When we think of the East End, we think of its seascapes and gently rolling landscapes, as captured by artists and photographers paintings and photographs. City dwellers escape their enclosed environments to take pleasure in the inspiring views.
Mother Nature brings her unique vision together by combining colors, textures, and shapes in a creative and timeless way. As we take in the beauty of her designs, we are reminded of the reason we visit the East End time and time again. It brings out our true spirit.
We experience it through the peaceful, serene, and calm scenes that surround us. In all her creations the recurring theme is harmony.
As an interior designer, I understand the necessity of bringing harmony into interiors. It contributes to our wellbeing. When we spend most of our lives a given space, it’s important to create the right interior environment. A harmonious environment is synonymous with heaven at home. Through years of designing, I learned that harmony is central in any design scheme.
One of the key components in creating a harmonious environment is flow. As we enter a room, the furnishings and accessories should not be screaming out for our immediate attention. Allow certain elements to recede into the background and others to come to the foreground.
A simple method such as setting up points of focus creates a flow. These are cues to move you into and through a room. Colors, patterns and shapes are tools to accomplish this.
Before choosing one or more of the tools to use, you need to determine the direction of the room. There are questions to explore. For instance, how do you want to observe the space? Do you want to view the room, starting from the left and end at the right? Or view from the right and end at the left? Another direction would be from ceiling to floor or from floor to ceiling. There are many possibilities.
In the case of the dining room of the 1891 Sag Harbor house shown, owner Diane Schiavoni chooses two viewpoints. In addition to seeing the space from top to bottom, another direction starts from right, crosses to the left and ends at the bottom center of the room. The first is inspired by the height of the windows and the latter by the octagonal shape of the room. Within both of the situations, Schiavoni decides on the architectural moldings as the elements to direct the flow. To bring them into focus, she chooses to paint the crown and window moldings in a white hue. Doing so, the architectural details of the moldings are bought to the foreground while the walls and the furnishings recede into the background. The white gives the illusion of expansiveness and succeeds in drawing our attention into and through the space.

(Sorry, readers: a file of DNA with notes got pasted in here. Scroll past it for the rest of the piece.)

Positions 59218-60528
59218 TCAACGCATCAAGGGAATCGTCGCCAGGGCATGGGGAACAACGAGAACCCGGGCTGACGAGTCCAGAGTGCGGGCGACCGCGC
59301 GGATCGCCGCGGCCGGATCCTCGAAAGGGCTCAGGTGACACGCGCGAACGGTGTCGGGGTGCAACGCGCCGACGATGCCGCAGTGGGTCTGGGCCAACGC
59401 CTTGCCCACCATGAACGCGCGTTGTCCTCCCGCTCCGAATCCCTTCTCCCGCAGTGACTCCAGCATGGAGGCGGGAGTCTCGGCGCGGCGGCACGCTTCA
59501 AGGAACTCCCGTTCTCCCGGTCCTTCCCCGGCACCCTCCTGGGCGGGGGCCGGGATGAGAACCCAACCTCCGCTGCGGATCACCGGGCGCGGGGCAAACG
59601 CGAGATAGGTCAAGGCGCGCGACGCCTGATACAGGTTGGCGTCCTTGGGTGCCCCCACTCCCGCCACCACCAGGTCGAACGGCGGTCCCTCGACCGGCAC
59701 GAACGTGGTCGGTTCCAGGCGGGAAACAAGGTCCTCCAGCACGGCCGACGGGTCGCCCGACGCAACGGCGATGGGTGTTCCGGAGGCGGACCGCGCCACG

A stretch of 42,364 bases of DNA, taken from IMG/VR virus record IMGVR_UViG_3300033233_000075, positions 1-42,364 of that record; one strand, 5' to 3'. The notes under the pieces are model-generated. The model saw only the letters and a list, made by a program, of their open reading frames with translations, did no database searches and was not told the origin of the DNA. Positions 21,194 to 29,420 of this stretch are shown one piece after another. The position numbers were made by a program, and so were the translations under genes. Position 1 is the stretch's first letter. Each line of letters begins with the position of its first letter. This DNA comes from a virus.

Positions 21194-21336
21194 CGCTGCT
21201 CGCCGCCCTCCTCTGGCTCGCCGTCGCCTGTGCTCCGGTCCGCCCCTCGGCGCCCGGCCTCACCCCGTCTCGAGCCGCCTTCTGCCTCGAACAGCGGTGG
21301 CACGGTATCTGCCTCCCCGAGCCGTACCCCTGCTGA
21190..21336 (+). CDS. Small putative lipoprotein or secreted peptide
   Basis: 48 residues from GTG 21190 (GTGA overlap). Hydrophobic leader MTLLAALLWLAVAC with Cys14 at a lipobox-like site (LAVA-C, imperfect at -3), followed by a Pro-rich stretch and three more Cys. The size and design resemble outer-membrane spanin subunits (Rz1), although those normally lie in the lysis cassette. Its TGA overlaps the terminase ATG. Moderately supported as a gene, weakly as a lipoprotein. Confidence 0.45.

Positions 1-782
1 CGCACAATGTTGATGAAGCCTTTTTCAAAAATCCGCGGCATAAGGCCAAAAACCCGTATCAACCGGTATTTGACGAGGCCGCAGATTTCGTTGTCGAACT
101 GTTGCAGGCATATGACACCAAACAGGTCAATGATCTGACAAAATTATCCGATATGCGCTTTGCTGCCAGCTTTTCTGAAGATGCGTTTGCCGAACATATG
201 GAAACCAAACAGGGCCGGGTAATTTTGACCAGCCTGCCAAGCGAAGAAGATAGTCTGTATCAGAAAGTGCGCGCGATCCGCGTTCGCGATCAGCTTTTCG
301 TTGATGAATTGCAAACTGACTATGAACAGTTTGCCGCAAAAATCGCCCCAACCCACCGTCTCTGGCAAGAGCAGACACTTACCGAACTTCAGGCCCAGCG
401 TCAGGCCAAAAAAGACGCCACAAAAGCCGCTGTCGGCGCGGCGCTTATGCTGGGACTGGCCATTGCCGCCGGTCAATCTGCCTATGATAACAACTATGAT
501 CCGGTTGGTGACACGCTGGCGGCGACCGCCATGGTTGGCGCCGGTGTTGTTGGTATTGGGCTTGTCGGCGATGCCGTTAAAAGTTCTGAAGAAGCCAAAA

Think of the process as if you are telling a story of your own space. First, establish a direction, which is laying the groundwork for the outline of the narrative. Second, select the main characters. They are your choice of furnishings and decorations that will support the storyline. Lastly, assign the type of voices for each of the characters. These are the colors, textures and shapes that will move the story in the direction of your choice.
For a fast and easy start to the process, you may want to use accessories, such as mirrors, artwork or throw pillows. Sylvester & Co. at Home in Amagansett has a collection of smart and appealing mirrors. The Zoe Mirror made of hand-cut bone scallops and the Rio Starburst Mirror fabricated out of natural mango wood with silver foil tips are rich in pattern and texture. An accessory with personality is a great way to begin the direction of the room. When choosing the rest of the articles, keep in mind that consistency is important. Select pieces that coordinate with the style and scale of your room. With a little imagination and fun, you can create harmony in your home.